The function of the arts in the modern age should be to make life better for as many people as possible, some would argue. Gone are the days of Renaissance patrons supporting Old Masters and their studios for pieces to be coveted in private collections: instead, governments may look to fund arts projects which will improve lives on a grand scale. That said, the musical composition “ICE” written by composer Cecilia Damström and performed by the world’s first carbon-neutral symphony orchestra, the Lahti Symphony Orchestra, is by no means a melodious crowd-pleaser: the piece—which can only be heard in places threatened by climate change and rising sea levels (100 cities, by their count)—jars and juts its ten-minute course through eerie strings and the trepidatious-sounding plucking of a harp. If you live in one of the 100 cities, you can hear it here.
A serious issue is highlighted by the selective availability of the piece: if climate change is not curbed, rising sea levels threaten to drown several coastal cities by 2050. The problem, say the Urban Climate Change Research Network, the World Economic Forum, OECD and Climate Central, is global and affects many cities from Jakarta and Sydney to New York.
“ICE” is a part of Lahti’s European Green Capital year 2021 programme; Lahti is the first city from Finland to be awarded the honorary title.
The title “ICE” refers to the In Case of Emergency emergency tag. The piece ends with a glimpse of hope: during the last seconds, the harp heard at the beginning can be heard again; finally, a small bell rings as a reminder that there is still a chance to influence the future.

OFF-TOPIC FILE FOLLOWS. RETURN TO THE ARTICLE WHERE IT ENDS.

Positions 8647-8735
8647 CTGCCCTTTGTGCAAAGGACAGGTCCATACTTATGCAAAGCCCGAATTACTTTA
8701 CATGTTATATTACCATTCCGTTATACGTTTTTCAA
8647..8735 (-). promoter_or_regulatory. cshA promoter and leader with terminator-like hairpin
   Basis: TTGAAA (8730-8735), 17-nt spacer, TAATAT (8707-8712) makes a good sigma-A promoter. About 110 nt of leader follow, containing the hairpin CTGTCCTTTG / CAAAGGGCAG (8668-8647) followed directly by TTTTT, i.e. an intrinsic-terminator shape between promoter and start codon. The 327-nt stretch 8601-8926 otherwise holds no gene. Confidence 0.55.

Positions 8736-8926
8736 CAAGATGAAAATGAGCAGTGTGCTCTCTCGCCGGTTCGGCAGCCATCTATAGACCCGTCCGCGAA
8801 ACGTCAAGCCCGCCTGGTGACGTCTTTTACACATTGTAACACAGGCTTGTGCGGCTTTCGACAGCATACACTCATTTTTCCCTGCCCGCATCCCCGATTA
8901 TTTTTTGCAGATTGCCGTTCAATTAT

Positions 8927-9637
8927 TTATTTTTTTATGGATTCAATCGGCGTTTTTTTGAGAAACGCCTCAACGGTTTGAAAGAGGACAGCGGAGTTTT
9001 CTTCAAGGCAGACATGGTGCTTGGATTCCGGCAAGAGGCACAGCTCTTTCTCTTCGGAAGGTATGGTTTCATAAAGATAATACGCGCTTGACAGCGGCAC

How does Lahti fare generally as a green city? The municipality boasts multiple actions taken to cut emissions from energy production, transport, housing, and other consumption to combat climate change: yes, the city has a population of only 120,000 people, but their footprint is made lighter by initiatives like having banned coal in 2019.
Through this piece I wanted to express how global warming as well as the collapse of ecosystems is destroying the Earth’s beautiful glaciers. The heart of the Earth is fighting for its existence through each beat.Composer Cecilia Damström
The climate is in an undeniable state of emergency. The role of European cities in halting climate change is significant; slowing down climate change requires rapid action and commitment to carbon neutrality targets. That is why Lahti has set its carbon neutrality targets for 2025.Mayor of Lahti Pekka Timonen
How does an orchestra prove its green credentials? The Lappeenranta–Lahti University of Technology (LUT) calculated the orchestra’s carbon footprint and found that, since 2015, the orchestra has been consciously managing its energy, water, waste, and travel. The orchestra won the international Classical: NEXT Innovation Award together with LUT University in 2018.
I.C.E. can be listened to here. Image TOP: Lahti I.C.E.